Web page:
Renesas Electronics Corp. (TYO: 6723) – market cap as of 17/09/2018: ¥1.21tn
Integrated Device Technology Inc. (NASDAQ: IDTI) – market cap as of 17/09/2018: $6.05bn
Exchange rate: 1 JPY (¥) = 0.0089 USD ($)
On September 11, 2018, Japanese Renesas Electronics Corp. (“Renesas Electronics”), a global player in the field of advanced semiconductor solutions, acquired US chipmaker and rival Integrated Device Technology Inc. (“IDT”), a specialized provider of analog mixed-signal products. The deal, the size of which was in the region of $7.2bn, seals the comeback of M&A activity in the lately beleaguered semiconductor industry. Renesas’ move is in line with its corporate strategy, aimed at positioning the company in the front row in the race towards the attractive field of profitable automotive chips and self-driving car applications.
About Renesas Electronics
Renesas Electronics started its operations in 2010, as a result of the business combination between NEC Electronics Corp. and Renesas Technology Corp. After the losses reported in the first two years of operations, Renesas planned a strategic repositioning. Innovation Network Corp. of Japan – a public-private venture involving the Japanese government – provided the company with the $1.5bn bailout needed in order to carry out the restructuring plan, which was completed in 2013. Since the bailout, Innovation Network Corp. has been Renesas’ major shareholder, with a 33.4% stake in the company’s equity. A major turnaround in 2013 gave the company a new strategic direction. In Q1 2017, The New Renesas completed the acquisition of Intersil Corp for a value of $3.2bn, thereby acquiring a leading position in the field of power management and precision analog capabilities. This strategic move turned Renesas into a profit-generating company and today it is recognized as a primary supplier of complete semiconductor solutions.
Headquartered in Tokyo and listed on the TSE (Tokyo Stock Exchange), the company is a specialized provider of platforms, development kits and product solutions aimed at creating smarter endpoints. It operates along two main business lines: Automotive and Industrial & Broad-based. The automotive sector collects the most successful applications of the company’s semiconductor solutions, generating about half of its consolidated revenues. In 2016, Renesas recorded worldwide aggregate shipments of approximately 1bn units for its microcontrollers and system-on-chip technologies for the automotive segment, reporting an extremely low failure rate of 0.1 Parts Per Million. Renesas’ best in quality automotive semiconductors are used in electric vehicles and interconnected cars production processes and in the increasingly attractive market for autonomous driving. On the other hand, Industrial & Broad-based solutions focus on the design of fully comprehensive and integrated platforms for embedded Artificial Intelligence (“e-AI”) real time applications, as well as energy consumption optimization systems. These platforms integrate the construction process of smart homes, factories and infrastructures, making them more comfortable, safer and more flexible.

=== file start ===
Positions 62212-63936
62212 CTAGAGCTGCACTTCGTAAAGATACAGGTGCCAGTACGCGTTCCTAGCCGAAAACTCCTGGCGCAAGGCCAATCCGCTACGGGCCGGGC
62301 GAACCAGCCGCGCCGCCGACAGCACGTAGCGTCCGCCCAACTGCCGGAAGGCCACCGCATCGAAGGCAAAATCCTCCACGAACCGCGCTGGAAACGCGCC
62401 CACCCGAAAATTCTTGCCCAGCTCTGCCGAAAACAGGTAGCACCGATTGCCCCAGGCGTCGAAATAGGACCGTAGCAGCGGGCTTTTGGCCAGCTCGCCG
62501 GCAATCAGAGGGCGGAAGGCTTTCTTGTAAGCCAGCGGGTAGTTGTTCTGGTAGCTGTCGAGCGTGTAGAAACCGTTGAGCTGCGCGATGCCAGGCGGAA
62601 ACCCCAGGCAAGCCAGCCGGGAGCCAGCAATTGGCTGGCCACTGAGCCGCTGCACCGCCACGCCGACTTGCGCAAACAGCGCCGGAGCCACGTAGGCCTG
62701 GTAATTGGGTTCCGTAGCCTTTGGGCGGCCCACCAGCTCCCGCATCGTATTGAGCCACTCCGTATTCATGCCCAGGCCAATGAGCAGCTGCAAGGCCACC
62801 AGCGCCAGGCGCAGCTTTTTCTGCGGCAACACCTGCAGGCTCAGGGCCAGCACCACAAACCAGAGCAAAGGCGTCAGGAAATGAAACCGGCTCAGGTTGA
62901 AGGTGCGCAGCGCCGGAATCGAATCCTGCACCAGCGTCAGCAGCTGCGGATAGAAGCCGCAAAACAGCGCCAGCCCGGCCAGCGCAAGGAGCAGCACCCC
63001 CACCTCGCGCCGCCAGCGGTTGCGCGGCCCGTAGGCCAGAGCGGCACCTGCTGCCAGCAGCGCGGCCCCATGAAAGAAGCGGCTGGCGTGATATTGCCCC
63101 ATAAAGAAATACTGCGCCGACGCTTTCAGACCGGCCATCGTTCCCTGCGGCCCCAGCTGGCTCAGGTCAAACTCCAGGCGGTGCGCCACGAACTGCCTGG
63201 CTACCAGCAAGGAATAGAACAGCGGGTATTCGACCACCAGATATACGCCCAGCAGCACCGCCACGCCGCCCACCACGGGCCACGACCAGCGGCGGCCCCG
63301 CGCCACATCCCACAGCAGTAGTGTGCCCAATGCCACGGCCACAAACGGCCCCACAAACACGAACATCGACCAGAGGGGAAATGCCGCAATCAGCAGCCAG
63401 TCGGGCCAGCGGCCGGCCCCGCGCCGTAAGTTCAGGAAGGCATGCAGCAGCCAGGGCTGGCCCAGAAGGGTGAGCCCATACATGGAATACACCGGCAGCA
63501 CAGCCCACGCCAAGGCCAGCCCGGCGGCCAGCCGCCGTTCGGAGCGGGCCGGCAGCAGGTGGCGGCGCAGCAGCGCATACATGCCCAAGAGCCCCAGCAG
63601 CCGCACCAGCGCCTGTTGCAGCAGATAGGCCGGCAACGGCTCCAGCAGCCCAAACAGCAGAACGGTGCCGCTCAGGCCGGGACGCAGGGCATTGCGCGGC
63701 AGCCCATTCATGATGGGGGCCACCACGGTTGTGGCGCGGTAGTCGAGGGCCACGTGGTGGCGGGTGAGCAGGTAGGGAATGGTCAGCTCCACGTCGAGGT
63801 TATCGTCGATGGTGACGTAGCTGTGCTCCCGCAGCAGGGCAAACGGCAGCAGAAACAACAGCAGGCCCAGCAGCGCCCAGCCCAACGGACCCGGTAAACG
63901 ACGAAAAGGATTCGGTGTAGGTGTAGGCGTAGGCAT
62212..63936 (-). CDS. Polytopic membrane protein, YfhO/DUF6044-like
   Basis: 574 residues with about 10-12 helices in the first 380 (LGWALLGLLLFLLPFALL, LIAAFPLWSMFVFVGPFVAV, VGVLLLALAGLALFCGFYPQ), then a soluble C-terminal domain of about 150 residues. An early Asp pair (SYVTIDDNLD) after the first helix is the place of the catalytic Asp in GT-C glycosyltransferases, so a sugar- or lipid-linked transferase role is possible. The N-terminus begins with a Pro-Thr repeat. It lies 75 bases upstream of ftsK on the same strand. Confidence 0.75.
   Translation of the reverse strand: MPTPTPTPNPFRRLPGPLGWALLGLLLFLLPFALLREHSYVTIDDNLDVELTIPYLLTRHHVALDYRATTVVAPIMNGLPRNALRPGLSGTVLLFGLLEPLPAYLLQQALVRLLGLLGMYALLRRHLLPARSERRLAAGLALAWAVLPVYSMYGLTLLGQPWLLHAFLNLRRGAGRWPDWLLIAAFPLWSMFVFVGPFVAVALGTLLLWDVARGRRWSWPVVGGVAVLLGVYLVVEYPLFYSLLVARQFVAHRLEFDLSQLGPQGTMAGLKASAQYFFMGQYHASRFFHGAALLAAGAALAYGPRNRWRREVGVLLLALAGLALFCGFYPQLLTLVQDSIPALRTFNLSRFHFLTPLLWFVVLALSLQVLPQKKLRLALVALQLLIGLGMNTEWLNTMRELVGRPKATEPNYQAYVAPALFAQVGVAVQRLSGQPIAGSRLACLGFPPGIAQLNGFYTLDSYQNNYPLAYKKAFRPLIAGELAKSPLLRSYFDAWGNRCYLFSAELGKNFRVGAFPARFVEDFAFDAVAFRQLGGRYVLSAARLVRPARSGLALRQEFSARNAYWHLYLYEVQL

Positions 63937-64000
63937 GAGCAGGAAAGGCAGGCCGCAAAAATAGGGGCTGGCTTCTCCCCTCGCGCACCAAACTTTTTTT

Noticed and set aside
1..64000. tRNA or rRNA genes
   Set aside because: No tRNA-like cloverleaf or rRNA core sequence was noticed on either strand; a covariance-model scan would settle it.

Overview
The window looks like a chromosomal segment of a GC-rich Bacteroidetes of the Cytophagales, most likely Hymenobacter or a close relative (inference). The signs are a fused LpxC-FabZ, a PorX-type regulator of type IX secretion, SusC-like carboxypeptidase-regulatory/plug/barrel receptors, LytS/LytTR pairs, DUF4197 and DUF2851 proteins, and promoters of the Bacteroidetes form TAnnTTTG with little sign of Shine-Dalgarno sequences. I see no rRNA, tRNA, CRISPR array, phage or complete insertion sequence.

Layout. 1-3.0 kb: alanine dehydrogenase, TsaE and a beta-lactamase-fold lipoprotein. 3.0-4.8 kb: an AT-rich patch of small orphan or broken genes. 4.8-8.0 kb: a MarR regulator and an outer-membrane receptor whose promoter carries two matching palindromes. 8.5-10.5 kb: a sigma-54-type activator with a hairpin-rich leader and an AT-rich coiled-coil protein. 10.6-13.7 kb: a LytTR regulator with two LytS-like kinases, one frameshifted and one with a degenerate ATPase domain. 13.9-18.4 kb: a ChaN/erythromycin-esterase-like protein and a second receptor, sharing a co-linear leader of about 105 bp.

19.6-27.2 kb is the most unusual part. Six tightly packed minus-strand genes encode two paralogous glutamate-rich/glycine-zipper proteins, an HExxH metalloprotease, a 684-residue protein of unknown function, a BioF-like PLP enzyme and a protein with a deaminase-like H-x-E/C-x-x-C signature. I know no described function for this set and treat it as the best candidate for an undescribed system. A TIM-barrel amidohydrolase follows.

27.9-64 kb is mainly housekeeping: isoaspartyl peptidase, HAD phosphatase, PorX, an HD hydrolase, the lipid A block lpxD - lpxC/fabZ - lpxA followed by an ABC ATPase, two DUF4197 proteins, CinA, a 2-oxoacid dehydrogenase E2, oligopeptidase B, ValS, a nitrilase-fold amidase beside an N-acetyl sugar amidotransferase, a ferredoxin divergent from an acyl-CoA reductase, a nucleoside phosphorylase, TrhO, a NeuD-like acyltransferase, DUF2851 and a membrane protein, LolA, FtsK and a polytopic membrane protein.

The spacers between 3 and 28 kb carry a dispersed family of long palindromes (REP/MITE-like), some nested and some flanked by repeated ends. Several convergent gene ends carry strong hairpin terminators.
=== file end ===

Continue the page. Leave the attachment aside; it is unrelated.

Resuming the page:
Renesas’ key consolidated financials for the year ended in December 2017 highlight net sales amounting to $6.7bn, Operating Income of $672m – corresponding to a 10% operating margin – and a $661.7m net income. Due to changes in the fiscal term implemented by the Group in 2016, a YoY comparison is not readily observable.
About Integrated Device Technologies
Founded in 1980, IDT has always played the role of a pioneer in the market for computer components, starting from memories and flow control management devices. In 1993, the company entered the PC clock market and in the early 2000s it presented the first integrated microprocessor. A strategic repositioning affecting the previously entered PC clock market was carried out by the American chipmaker, as more recent applications such as new-generation desktops, notebooks and server platforms emerged. This was carried out through an external growth strategy that led IDT to enter new markets, such as the serial switching industry, as well as strengthen its position in already penetrated markets.
Headquartered in San Jose, California, and listed on the NASDAQ, IDT is a globally recognized developer of system-level solutions thought for the optimization of Clients’ existing applications. In particular, its product portfolio currently involves radio frequency, high performance timing, real-time interconnectivity, wireless power and smart sensors applications. The width and breath of its products allow IDT to play the role of market leader in the field of complete mixed-signal solutions for the communications, computing, consumer, automotive and industrial segments.
IDT’s key consolidated financials for the year ended in April 2017 highlight increasing revenues amounting to $728.2m (+4.4% YoY), an operating income of $110.3m reporting a decrease (-19.2% YoY) with respect to previous year’s results mainly due to soaring R&D expenses (+$16.6m YoY). Similarly, 2017 Net Income ($110.5m) replicated the same trend as the one followed by Operating Income, falling 43.3% YoY.